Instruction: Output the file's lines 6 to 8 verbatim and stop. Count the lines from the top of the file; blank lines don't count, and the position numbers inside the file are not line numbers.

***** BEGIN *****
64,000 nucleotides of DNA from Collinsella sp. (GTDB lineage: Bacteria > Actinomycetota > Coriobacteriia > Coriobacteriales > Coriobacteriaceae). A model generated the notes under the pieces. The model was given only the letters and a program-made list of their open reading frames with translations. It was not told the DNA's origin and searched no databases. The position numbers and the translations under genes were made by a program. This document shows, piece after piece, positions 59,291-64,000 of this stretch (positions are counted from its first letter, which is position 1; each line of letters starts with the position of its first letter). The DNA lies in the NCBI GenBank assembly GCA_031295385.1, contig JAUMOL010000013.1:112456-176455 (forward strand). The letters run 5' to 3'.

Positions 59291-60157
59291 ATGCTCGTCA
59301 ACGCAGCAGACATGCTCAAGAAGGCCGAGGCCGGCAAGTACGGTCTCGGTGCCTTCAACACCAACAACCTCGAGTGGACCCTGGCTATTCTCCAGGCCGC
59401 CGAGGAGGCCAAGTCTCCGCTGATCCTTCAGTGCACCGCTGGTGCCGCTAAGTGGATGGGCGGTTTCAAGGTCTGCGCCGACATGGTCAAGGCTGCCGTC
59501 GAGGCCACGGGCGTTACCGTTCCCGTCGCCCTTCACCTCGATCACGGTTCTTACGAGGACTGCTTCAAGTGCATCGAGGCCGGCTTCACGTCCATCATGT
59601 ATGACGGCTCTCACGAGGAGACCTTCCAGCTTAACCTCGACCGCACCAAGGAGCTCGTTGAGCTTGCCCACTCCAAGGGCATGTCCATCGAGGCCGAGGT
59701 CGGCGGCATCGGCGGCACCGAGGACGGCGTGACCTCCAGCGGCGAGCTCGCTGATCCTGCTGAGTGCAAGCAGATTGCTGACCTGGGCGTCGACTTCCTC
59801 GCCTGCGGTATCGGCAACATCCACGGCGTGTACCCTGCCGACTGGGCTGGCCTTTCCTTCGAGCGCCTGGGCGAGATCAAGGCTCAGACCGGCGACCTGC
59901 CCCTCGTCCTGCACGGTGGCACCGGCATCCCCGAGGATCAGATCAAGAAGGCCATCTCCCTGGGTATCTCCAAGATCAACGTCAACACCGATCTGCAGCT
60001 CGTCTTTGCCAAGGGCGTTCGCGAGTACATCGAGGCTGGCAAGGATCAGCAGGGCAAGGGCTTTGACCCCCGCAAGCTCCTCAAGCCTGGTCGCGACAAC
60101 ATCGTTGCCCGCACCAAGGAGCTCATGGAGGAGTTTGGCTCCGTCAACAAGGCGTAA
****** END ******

59501 GAGGCCACGGGCGTTACCGTTCCCGTCGCCCTTCACCTCGATCACGGTTCTTACGAGGACTGCTTCAAGTGCATCGAGGCCGGCTTCACGTCCATCATGT
59601 ATGACGGCTCTCACGAGGAGACCTTCCAGCTTAACCTCGACCGCACCAAGGAGCTCGTTGAGCTTGCCCACTCCAAGGGCATGTCCATCGAGGCCGAGGT
59701 CGGCGGCATCGGCGGCACCGAGGACGGCGTGACCTCCAGCGGCGAGCTCGCTGATCCTGCTGAGTGCAAGCAGATTGCTGACCTGGGCGTCGACTTCCTC